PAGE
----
The Bill Gates documentary series was released on Netflix on Friday. It’s a behind-the-scenes look at Bill’s life - focusing on his work at the Bill and Melinda Gates foundation, but also covers his childhood, his work at Microsoft, reading habits and much more. It’s pretty fascinating, and I will probably watch it a few times. This is a post of a few things I took away from the documentary.
Bill Gates is a first principles thinker.
When designing the next generation toilet, he approaches the problem with a few unchangable restrictions. In this case, it’s the current conditions of the places where these toilets are needed the most - especially the lack of electricity and running water. The foundation ran a contest to encourage innovation around a toilet that doesn’t require running water, access to electricity, and where the byproduct can be re-used instead of being dumped into rivers and lakes. These next generation toilets are being produced and deployed around the world.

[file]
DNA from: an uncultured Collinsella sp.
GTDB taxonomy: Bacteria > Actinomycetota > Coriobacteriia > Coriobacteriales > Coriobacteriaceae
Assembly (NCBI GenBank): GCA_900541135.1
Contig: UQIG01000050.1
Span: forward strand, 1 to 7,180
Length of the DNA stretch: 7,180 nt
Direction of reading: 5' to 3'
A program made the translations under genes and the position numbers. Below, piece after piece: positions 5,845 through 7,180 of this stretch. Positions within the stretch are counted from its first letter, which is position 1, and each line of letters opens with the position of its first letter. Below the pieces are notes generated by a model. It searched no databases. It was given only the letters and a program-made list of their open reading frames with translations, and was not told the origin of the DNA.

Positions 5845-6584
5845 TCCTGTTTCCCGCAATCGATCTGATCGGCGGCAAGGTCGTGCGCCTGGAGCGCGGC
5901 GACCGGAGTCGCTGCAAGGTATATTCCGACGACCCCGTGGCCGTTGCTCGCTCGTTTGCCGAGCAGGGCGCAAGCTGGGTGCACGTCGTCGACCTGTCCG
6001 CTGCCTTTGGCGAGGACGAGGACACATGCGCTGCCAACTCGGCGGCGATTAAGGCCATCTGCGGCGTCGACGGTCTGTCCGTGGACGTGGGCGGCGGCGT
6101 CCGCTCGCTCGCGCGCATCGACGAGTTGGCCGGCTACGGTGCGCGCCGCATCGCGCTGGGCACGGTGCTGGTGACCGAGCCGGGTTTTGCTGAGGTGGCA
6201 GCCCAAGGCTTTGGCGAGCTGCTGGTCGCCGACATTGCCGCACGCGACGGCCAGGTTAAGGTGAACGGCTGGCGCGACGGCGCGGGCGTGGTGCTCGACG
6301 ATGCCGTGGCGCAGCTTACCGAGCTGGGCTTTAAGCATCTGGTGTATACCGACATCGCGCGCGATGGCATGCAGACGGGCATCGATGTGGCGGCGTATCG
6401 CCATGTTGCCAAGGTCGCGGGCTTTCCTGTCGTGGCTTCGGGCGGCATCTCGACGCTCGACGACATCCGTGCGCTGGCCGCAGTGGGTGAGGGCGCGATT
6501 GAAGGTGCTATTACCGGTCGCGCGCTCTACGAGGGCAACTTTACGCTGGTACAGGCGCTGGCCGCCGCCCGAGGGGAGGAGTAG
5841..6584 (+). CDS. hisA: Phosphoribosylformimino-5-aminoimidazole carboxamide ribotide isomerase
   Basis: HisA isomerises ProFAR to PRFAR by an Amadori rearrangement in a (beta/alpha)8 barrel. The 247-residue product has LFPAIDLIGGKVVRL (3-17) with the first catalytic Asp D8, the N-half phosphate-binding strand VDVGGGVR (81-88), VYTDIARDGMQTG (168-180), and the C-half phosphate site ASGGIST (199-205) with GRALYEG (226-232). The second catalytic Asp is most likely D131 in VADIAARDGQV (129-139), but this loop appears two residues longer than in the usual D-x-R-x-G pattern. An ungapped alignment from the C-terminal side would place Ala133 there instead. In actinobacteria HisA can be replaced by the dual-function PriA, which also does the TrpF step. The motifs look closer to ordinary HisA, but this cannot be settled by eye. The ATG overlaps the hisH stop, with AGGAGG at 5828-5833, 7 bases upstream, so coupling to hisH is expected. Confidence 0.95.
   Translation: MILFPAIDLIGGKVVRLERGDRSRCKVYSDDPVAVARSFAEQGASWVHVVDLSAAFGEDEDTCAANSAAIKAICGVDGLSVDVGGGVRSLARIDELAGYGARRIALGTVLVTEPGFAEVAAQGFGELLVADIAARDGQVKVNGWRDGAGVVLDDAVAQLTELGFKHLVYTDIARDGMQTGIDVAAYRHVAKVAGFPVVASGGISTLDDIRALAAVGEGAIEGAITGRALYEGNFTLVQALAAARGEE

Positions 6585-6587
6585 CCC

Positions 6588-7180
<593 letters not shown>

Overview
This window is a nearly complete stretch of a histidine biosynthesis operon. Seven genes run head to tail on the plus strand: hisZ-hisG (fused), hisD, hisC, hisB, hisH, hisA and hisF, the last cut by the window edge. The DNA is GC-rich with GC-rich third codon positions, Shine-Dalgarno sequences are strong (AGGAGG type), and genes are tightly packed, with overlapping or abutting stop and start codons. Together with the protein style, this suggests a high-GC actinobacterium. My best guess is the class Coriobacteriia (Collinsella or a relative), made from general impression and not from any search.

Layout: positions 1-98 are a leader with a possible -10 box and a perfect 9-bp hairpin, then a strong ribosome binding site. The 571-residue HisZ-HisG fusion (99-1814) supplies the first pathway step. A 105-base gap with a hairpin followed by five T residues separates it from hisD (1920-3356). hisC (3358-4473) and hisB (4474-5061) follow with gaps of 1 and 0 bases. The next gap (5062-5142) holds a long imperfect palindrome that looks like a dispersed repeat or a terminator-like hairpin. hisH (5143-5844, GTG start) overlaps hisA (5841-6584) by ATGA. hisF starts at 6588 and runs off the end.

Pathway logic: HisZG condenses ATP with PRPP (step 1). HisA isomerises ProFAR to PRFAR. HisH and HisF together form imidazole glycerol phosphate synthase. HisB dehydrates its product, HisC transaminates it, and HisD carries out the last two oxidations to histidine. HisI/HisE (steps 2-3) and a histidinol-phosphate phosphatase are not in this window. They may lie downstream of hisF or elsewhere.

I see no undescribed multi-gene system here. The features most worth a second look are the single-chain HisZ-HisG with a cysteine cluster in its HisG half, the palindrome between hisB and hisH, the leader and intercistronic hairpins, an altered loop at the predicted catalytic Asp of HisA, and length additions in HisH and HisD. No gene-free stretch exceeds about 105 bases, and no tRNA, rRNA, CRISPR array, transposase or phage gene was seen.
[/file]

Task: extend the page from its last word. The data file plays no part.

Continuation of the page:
Bill Gates uses mental models for everything.
Melinda Gates says it best - “[Bill] makes a framework in his mind, and then starts slotting in the information. If something doesn’t line up, he gets very frustrated.” He uses frameworks to understand complex topics and then devours as much information as he can to complete that model. Mental models create simple structures to understand the real world, which are essential to linking the facts together. I’m guessing that’s why he’s most often the smartest guy in the room.
There are so many other learnings - on the habits he’s formed to devour and retain information, his sense of competition, and also the incredible privelege that allowed for him to explore his interests throughout his life.